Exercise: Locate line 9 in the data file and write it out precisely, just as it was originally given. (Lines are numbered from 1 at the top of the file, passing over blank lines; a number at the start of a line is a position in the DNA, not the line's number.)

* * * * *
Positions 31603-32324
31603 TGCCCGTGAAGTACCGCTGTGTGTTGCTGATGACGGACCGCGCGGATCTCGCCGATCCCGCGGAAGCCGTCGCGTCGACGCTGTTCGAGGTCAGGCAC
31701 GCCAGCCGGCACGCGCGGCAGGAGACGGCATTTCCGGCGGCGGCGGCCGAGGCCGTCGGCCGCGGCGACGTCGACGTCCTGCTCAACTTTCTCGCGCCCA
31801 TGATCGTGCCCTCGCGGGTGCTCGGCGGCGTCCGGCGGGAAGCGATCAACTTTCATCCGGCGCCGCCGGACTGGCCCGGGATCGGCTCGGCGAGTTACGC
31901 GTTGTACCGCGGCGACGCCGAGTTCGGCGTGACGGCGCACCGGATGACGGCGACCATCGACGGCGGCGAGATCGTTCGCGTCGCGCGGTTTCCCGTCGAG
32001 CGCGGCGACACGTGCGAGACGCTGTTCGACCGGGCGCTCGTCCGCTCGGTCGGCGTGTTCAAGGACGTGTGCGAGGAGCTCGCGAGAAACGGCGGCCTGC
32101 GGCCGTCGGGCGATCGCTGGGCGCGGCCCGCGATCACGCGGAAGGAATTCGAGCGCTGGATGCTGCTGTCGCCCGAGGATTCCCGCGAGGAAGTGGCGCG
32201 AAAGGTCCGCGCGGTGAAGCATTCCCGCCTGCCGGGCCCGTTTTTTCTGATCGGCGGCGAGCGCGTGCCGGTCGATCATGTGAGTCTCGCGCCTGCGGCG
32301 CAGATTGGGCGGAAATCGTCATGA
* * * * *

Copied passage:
32301 CAGATTGGGCGGAAATCGTCATGA